Complete A-Z list

Spider-Man: No Way Home


Stars: Tom Holland, Willem Dafoe, Alfred Molina, Jamie Foxx, Benedict Cumberbatch, Zendaya, Jacob Batalon, Tobey Maguire, Andrew Garfield, Jon Favreau, Marisa Tomei, J K Simmons, Rhys Ifans, Benedict Wong, Thomas Haden Church, Angourie Rice, Jake Gyllenhaal, Charlie Cox, Tony Revolori

Director: Jon Watts

Decades ago, in black-and-white days, Universal Studios was the king of fantasy-horror movies featuring such super-villains as Dracula, Wolfman, the Frankenstein monster, and more. As the series progressed, Universal decided to put most of its best-known bad guys into one film, an idea it pursued more than once.

Marvel Studios and its writers have come up with much the same notion in this new Spider-man adventure. At the beginning, the cover of Peter Parker (Holland, solid in the role) has been blown after his clash with Mysterio (Gyllenhaal) and the world not only now knows he is Spider-Man, but believes Mysterio to have been unjustly dispatched.

'Everything Spider-Man touches turns to ruin,' blares Bugle editor J J Jamieson (Simmons, again doing a good job) and you've got to admit he has a point. Desperate for anonymity, Peter enlists the help of Dr Strange (Cumberbatch) for a 'forgetting' spell, but, as things progress, he keeps making exceptions to the people who will still remember him - girfriend M J (Zendaya, appealing) is top of the list - so that in the end the spell goes wrong, instead bringing back all the evil mega-villains from parallel worlds who do remember who Spider-Man is.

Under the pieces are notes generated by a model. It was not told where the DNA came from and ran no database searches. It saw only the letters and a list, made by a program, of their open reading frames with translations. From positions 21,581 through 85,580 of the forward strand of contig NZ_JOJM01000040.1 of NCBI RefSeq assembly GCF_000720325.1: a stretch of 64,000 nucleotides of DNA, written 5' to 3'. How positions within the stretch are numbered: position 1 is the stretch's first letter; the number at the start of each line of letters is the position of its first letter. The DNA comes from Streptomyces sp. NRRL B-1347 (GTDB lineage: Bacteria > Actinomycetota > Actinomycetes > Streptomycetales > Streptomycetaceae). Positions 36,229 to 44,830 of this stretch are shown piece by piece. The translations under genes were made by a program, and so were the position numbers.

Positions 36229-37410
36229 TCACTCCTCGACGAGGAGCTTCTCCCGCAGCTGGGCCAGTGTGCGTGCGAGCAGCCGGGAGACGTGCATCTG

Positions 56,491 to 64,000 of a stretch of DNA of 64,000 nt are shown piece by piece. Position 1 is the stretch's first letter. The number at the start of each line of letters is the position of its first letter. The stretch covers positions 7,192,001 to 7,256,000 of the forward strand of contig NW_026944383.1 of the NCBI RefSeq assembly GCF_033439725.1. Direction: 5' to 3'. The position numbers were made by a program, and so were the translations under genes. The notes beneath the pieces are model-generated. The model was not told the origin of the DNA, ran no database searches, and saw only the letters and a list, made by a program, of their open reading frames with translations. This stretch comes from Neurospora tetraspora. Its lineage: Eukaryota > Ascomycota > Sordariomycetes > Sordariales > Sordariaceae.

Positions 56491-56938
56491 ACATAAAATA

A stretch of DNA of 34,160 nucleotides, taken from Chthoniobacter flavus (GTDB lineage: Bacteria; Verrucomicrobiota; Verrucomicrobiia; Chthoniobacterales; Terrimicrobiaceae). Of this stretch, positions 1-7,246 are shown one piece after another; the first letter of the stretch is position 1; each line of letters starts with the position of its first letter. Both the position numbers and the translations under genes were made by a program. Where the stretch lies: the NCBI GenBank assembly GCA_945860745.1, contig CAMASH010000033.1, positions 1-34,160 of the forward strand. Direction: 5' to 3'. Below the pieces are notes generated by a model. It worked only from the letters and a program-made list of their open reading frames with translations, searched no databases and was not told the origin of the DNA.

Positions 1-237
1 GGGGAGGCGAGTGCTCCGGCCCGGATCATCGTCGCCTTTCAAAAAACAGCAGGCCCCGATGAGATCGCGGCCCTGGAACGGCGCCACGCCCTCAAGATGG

They're all eventually captured, but once again Peter throws a spanner in the works, this time by trying to help them recover their previous identities before sending then back to where they came. He needs help and it comes


in the forms of Spider-Men from parallel worlds.

Watts, who directed the last two films in the series, is again efficient at the helm, and the action is sharper this time round, if without much emotive impact, while the lulls sometimes seem heavier. The climactic battle, too, is a shade over fantastical, while the film itself is more serious than before, even though it does grant the occasional dry line or flash of wit.

Fans will hoot with delight, and the film is more for them, with all its knowing references, than for a general, non-Spidey-oriented public. There's a scene after the main credits, the significance of which, not being a long-time Spidey-watcher, I didn't really understand.

David Quinlan

USA 2021. UK Distributor: Sony (Columbia/Marvel). Colour by Company 3.
148 minutes. Widescreen. UK certificate: 12A.

Guidance ratings (out of 3): Sex/nudity 0, Violence/Horror 1, Drugs 0, Swearing 0.

Review date: 16 Dec 2021